Application in Crop Improvement Programme

Application in Crop Improvement Programme

    • In vegetable breeding, there are various breeding objectives for consumers, such as eating quality, colour and nutrient content. For producers, there are breeding objectives such as high yields, early maturity and disease resistance. However, there is one more objective in vegetable breeding to consider.

    • Even if a variety has a good flavour and high yields and is disease resistant, unless the seeds are stable and can be relied on to produce the same characteristics every year, it cannot become a good variety. Seed is also an agricultural product, and a good variety must have the characteristic of good seed production.

    • In recent years, most of the vegetables cultivated over a large part of the world have been F1 hybrid varieties that realize high yields and early maturity through heterosis. Heterosis breeding is only possible if there is an efficient method of producing F1 seed on a large scale. For this, some control of reproduction or pollination is needed.

    • In controlling pollination, self-incompatibility (SI) has been used for the Cruciferous crops. These include many important kinds of vegetables, such as cabbage, radish, Chinese cabbage, turnip and broccoli. The study of SI in crucifer crops began in Japan, where it still continues. In 1949, a Chinese cabbage F1 hybrid variety, "Nagaoka Kohai I Go", was produced by Shojiro Ito, and in 1961 a radish F1 hybrid variety, "Harumaki Minowase", was produced by a commercial seed company. Most cruciferous vegetables grown in Japan and in other countries are now F1 hybrid varieties, whose seeds are produced using SI.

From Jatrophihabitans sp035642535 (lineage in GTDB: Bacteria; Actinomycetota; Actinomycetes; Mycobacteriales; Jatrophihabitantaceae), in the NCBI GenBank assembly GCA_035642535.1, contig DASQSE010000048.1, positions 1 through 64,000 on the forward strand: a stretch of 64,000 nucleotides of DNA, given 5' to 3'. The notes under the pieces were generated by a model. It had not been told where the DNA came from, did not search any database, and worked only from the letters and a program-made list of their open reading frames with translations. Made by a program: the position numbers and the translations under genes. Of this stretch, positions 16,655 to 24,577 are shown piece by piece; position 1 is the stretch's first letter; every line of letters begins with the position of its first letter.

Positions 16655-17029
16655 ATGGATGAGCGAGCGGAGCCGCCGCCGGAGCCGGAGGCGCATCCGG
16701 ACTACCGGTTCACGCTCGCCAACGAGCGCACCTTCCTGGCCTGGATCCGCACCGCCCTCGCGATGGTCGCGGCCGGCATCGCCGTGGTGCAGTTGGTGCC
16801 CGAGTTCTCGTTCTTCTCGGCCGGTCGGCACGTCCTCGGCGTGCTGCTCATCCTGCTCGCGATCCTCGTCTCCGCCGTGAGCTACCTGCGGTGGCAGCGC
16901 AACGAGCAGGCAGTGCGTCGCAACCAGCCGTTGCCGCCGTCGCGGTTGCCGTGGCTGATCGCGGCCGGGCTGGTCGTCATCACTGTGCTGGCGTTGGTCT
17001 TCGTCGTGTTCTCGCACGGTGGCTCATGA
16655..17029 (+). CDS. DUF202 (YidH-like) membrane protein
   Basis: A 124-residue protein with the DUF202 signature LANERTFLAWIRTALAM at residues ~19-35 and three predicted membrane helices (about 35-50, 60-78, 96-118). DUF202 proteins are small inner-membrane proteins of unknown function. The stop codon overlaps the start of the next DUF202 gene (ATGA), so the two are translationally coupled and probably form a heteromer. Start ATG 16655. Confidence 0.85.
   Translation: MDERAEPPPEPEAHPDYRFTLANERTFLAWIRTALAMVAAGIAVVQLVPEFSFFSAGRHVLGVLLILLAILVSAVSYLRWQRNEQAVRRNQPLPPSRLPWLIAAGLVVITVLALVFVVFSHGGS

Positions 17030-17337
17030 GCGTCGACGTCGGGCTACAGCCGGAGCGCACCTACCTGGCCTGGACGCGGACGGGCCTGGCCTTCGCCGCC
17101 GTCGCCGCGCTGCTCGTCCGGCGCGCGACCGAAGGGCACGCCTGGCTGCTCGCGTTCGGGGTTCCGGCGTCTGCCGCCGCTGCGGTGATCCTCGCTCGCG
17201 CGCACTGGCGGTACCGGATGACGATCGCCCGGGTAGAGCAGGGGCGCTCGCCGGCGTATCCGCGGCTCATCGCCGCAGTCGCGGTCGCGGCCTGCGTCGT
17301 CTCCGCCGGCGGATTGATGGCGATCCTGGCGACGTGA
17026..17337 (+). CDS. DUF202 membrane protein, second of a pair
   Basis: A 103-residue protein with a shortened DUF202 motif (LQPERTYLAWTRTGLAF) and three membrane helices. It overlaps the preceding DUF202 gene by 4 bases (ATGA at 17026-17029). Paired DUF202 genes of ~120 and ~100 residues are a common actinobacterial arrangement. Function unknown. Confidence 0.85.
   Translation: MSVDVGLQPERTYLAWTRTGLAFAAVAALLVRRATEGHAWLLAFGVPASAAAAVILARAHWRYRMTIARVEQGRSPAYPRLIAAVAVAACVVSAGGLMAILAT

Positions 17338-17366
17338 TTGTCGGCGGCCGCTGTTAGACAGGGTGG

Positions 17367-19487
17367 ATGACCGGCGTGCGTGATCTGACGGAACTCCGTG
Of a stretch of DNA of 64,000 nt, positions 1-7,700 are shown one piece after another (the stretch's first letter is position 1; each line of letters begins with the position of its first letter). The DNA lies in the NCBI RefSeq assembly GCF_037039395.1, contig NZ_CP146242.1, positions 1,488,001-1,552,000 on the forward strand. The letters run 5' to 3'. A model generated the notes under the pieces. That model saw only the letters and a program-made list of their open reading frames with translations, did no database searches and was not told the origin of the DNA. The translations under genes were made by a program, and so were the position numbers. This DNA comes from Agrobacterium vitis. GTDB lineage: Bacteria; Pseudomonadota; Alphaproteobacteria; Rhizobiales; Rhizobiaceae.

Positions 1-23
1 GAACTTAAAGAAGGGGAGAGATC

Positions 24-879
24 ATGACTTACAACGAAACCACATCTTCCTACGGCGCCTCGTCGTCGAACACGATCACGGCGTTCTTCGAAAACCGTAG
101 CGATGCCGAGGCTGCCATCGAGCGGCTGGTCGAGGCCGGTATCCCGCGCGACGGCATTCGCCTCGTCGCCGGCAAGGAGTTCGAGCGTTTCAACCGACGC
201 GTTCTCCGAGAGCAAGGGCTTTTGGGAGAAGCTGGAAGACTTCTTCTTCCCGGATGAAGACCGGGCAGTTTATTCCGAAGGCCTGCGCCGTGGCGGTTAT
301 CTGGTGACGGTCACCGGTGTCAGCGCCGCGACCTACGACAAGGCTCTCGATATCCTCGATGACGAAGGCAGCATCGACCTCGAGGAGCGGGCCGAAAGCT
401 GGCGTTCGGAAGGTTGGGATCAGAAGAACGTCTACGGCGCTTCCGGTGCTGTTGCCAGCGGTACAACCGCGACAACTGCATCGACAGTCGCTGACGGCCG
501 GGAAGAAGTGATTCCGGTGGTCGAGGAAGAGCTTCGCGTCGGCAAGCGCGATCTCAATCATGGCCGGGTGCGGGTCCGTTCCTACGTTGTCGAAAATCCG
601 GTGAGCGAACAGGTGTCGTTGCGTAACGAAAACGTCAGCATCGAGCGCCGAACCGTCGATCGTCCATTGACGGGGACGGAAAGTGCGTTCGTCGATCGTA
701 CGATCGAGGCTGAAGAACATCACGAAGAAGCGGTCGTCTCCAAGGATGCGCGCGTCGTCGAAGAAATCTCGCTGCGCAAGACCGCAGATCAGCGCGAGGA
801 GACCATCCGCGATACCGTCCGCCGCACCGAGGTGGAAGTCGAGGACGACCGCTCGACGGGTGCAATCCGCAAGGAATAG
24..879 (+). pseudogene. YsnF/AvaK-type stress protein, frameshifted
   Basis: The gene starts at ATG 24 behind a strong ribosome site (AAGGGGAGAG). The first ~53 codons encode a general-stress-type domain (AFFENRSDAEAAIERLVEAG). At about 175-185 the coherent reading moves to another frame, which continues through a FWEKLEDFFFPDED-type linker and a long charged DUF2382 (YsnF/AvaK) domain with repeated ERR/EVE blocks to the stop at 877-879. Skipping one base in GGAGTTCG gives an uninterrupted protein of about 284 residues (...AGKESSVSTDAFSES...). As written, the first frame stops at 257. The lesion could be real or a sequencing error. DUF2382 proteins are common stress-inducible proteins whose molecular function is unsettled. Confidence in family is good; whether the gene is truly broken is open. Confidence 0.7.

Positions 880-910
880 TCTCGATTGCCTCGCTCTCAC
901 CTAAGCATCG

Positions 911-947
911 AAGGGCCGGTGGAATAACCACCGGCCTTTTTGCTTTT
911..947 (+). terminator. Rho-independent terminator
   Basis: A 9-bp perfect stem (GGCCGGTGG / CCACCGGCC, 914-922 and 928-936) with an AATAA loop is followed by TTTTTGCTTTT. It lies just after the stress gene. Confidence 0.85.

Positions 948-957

• However, SI is not always stable. It can be easily overcome under various external and physiological conditions. Therefore, stable F1 seed production has been the subject of study for many years.

    • SI is governed by a series of multiple alleles (referred to as the S-gene) (Bateman 1955). However, there are genetic variations in the level of SI (referred to as LSI). Therefore, it can be assumed that SI is also regulated by genes other than the S-gene.

    • There are two major seed production methods using the SI system for crucifer crops. One method is a single cross, in which SI is overcome in parental seeds by treating them with CO2 gas. The other method is a double cross, in which parental seeds are produced using a pair of isogenic lines for the S-gene.

    • There are genetic variations in the Reaction Level of Self-Incompatibility (RLSI) to a 4% CO2 gas treatment. Thus, the parental lines in the parental seed production in a single cross have to show a marked reaction to CO2. In F1 seed production on both a single and a double cross, the parental lines have to show a high LSI. It is therefore important to know the genetic relationship between these characteristics.

Last modified: Sunday, 1 April 2012, 10:40 PM